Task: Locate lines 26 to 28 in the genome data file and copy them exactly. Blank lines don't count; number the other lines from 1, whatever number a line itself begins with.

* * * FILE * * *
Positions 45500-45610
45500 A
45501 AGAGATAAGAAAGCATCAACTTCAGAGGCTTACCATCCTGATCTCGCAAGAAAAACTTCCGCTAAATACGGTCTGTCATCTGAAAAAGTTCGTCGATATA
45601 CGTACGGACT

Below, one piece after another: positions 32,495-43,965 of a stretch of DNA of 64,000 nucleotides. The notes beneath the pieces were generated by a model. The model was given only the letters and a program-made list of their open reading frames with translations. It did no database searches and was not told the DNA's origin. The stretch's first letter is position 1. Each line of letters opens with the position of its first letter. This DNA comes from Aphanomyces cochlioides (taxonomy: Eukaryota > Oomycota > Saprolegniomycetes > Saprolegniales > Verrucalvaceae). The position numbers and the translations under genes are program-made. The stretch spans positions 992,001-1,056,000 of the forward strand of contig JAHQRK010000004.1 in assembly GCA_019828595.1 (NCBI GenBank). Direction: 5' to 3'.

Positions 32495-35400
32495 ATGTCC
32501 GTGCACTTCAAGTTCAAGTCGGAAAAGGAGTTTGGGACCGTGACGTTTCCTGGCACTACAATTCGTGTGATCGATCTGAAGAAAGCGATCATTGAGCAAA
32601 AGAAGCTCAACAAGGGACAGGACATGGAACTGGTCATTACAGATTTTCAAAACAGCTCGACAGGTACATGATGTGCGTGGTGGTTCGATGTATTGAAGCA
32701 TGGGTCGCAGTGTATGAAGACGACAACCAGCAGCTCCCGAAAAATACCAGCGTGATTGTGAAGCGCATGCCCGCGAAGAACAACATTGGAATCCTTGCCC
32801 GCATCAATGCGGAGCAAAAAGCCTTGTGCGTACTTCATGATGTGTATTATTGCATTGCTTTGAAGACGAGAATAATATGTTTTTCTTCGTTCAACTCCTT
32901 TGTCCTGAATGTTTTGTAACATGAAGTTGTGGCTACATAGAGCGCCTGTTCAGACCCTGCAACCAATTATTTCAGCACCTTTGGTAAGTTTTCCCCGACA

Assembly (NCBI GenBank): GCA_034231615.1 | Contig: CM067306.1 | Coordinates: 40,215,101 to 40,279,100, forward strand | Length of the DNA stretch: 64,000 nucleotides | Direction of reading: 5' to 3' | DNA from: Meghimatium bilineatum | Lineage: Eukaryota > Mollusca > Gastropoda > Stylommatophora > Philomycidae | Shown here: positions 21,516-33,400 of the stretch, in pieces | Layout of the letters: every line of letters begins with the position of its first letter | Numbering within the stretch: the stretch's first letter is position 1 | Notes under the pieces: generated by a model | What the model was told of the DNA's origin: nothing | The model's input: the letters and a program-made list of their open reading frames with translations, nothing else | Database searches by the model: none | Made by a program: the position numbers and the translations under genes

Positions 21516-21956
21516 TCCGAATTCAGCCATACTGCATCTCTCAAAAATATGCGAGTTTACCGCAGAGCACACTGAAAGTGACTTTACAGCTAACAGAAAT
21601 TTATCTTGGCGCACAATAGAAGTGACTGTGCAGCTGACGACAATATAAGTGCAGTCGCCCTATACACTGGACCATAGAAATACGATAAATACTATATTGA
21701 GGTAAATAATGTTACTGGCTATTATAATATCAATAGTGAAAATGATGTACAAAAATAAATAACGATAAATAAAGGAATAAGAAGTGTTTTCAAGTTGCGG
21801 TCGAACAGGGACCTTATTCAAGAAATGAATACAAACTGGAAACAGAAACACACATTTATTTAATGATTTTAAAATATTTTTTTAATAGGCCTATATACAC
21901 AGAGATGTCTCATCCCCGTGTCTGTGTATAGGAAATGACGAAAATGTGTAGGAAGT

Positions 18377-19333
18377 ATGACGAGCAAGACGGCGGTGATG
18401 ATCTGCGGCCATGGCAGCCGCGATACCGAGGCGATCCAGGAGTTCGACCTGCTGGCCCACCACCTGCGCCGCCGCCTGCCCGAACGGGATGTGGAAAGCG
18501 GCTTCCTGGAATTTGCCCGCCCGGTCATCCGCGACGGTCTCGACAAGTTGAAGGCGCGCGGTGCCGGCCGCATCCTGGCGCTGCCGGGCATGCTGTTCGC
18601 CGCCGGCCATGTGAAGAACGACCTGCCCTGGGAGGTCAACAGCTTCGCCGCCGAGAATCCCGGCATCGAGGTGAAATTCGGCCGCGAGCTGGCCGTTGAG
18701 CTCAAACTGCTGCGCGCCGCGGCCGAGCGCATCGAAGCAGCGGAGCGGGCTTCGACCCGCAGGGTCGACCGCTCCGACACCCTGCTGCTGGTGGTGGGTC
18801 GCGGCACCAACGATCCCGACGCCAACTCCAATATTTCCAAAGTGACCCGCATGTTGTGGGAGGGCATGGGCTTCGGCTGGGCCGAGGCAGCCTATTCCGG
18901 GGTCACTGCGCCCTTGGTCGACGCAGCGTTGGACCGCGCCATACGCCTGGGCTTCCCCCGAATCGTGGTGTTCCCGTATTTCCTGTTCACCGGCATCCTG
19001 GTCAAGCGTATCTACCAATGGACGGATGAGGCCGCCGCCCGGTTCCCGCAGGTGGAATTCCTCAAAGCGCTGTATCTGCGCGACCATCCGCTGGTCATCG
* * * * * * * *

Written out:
18801 GCGGCACCAACGATCCCGACGCCAACTCCAATATTTCCAAAGTGACCCGCATGTTGTGGGAGGGCATGGGCTTCGGCTGGGCCGAGGCAGCCTATTCCGG
18901 GGTCACTGCGCCCTTGGTCGACGCAGCGTTGGACCGCGCCATACGCCTGGGCTTCCCCCGAATCGTGGTGTTCCCGTATTTCCTGTTCACCGGCATCCTG
19001 GTCAAGCGTATCTACCAATGGACGGATGAGGCCGCCGCCCGGTTCCCGCAGGTGGAATTCCTCAAAGCGCTGTATCTGCGCGACCATCCGCTGGTCATCG